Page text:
Candida albicans is a polymorphic commensal yeast that also manifests as a prevalent opportunistic fungal pathogen. C. albicans infections manifest as oropharyngeal candidiasis (OPC), or thrush, in immunocompromised individuals. Here, we deploy quantitative trait loci (QTL) analysis to identify genes responsible for different forms of oral disease and to dissect regulatory networks governing the pathogenic process of filamentation in C. albicans. These experiments will develop quantitative genetic approaches for all parasexual Candida species. C. albicans has substantial phenotypic diversity among strains and is capable of residing stably in the oral cavity or inducing epithelial damage that leads to either clearance by the immune system or OPC. However, the genetic loci governing differences in these disease phenotypes between strains are not understood. To address this, two isolates 529L and SC5314, a stable colonizer and damager, respectively, were mated to generate parasexual progeny. Progeny genomes were sequenced at marker positions covering ~1% of the genome. High rates of recombination during parasex facilitated mapping of 19 QTL regions associated with epithelial damage phenotypes using a chromium release assay.
Aim 1 will test specific loci from within those QTLs to identify genetic determinants of damage and clearance by the immune system or non-damaging persistence that differentiate strains. Furthermore, QTL analysis of filamentation will be performed, as hyphal formation and host cell damage were separable phenotypes in some progeny. C. albicans uses filamentation to disrupt epithelial surfaces and progress into a disseminated systemic infection. Current models of filamentation do not account for the substantial differences in filamentation among C. albicans isolates. To identify species-wide regulators of filamentation, we will employ QTL techniques using 4 strains with distinct filamentation phenotypes in Aim 2. QTLs from all pairwise matings will uncover genes regulating differences in filamentation phenotypes when grown on three different induction media at 30oC and 37oC to mimic the oral cavity and internal body temperature of the human host. Filamentation phenotyping will be scored with a novel high-throughput visual analysis procedure. Thus, establishment of quantitative genetic approaches in a parasexual species will greatly enhance identification of C. albicans pathogenesis regulators. My goal as a graduate student is to become a scientist whose research brings together multiple scientific disciplines. While pursuing these aims, I will develop my skills at the bench and at the computer to bridge the gap between informatics and biology, an increasingly important role in science. Throughout this project, I will develop my communication skills by presenting this work to scientific audiences locally and internationally, collaborating with other scientists, and writing my work for broader dissemination to the scientific and lay communities.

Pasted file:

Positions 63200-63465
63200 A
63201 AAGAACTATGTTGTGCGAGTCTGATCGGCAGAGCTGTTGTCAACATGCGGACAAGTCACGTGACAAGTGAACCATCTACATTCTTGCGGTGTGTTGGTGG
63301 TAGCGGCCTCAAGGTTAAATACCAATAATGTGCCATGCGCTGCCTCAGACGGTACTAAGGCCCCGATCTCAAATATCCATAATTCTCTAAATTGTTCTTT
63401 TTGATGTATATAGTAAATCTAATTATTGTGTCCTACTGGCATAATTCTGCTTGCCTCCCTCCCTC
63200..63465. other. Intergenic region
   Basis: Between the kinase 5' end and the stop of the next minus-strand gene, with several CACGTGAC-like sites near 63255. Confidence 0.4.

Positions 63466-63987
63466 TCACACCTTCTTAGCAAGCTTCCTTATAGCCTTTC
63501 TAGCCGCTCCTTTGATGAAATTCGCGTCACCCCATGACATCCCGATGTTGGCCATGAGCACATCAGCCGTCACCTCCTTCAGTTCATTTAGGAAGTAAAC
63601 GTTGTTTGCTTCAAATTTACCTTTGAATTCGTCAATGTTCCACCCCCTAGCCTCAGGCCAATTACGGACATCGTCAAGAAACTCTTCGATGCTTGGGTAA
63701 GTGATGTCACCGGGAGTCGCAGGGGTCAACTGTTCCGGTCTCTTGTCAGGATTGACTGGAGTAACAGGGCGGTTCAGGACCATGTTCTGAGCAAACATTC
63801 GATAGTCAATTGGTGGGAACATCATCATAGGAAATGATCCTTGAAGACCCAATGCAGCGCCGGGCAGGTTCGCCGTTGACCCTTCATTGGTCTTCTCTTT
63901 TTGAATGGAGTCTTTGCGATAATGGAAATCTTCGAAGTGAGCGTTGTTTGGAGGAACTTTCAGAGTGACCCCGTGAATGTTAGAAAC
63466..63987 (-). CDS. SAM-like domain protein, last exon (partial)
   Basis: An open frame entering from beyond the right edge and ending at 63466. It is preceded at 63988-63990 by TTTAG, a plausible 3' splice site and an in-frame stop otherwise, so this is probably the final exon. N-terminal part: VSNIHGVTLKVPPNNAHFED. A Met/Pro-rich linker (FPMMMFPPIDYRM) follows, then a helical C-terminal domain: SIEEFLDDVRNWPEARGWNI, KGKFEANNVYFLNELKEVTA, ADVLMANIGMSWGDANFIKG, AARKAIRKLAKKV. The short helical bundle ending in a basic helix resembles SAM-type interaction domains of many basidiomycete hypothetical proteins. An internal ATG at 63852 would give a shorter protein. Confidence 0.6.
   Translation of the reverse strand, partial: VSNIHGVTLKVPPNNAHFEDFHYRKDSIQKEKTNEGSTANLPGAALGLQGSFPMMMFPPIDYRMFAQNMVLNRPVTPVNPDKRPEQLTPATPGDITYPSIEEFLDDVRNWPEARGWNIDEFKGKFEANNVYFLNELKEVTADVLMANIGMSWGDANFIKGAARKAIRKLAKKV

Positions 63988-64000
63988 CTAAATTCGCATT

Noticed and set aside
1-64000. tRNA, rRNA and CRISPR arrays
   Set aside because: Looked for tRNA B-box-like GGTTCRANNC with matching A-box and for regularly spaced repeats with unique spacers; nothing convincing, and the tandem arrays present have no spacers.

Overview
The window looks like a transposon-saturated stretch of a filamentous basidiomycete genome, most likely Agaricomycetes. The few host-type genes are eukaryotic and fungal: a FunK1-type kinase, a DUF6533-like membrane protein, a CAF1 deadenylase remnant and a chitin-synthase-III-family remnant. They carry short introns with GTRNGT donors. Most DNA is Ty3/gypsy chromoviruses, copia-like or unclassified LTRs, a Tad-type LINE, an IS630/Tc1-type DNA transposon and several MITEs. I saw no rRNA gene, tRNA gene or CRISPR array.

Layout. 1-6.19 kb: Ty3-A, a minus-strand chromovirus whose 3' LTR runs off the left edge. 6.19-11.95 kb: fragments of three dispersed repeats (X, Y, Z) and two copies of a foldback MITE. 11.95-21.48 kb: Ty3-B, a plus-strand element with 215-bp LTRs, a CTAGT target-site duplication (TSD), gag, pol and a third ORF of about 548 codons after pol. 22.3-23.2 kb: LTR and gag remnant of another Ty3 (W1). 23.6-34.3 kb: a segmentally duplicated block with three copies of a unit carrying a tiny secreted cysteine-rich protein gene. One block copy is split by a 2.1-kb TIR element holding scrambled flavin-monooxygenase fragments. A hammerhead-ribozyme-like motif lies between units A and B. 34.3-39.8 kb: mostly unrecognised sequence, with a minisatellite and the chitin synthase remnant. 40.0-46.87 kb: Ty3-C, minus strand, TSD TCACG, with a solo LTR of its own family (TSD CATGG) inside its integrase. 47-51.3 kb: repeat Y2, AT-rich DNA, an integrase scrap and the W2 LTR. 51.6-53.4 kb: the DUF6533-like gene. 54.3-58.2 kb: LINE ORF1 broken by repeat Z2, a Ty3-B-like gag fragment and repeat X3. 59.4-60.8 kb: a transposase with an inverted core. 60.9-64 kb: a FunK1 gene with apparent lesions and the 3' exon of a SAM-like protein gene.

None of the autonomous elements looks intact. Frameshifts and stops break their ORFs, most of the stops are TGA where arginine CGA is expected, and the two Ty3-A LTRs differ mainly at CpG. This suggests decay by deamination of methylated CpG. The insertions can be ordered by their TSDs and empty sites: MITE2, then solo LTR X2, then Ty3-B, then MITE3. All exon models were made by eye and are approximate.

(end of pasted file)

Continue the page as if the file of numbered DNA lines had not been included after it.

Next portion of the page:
Here, quantitative trait loci (QTL) approaches are developed for parasexual species and applied to identification of genetic differences between Candida albicans strains governing differential abilities to filament or damage epithelial surfaces during oropharyngeal candidiasis and filamentation.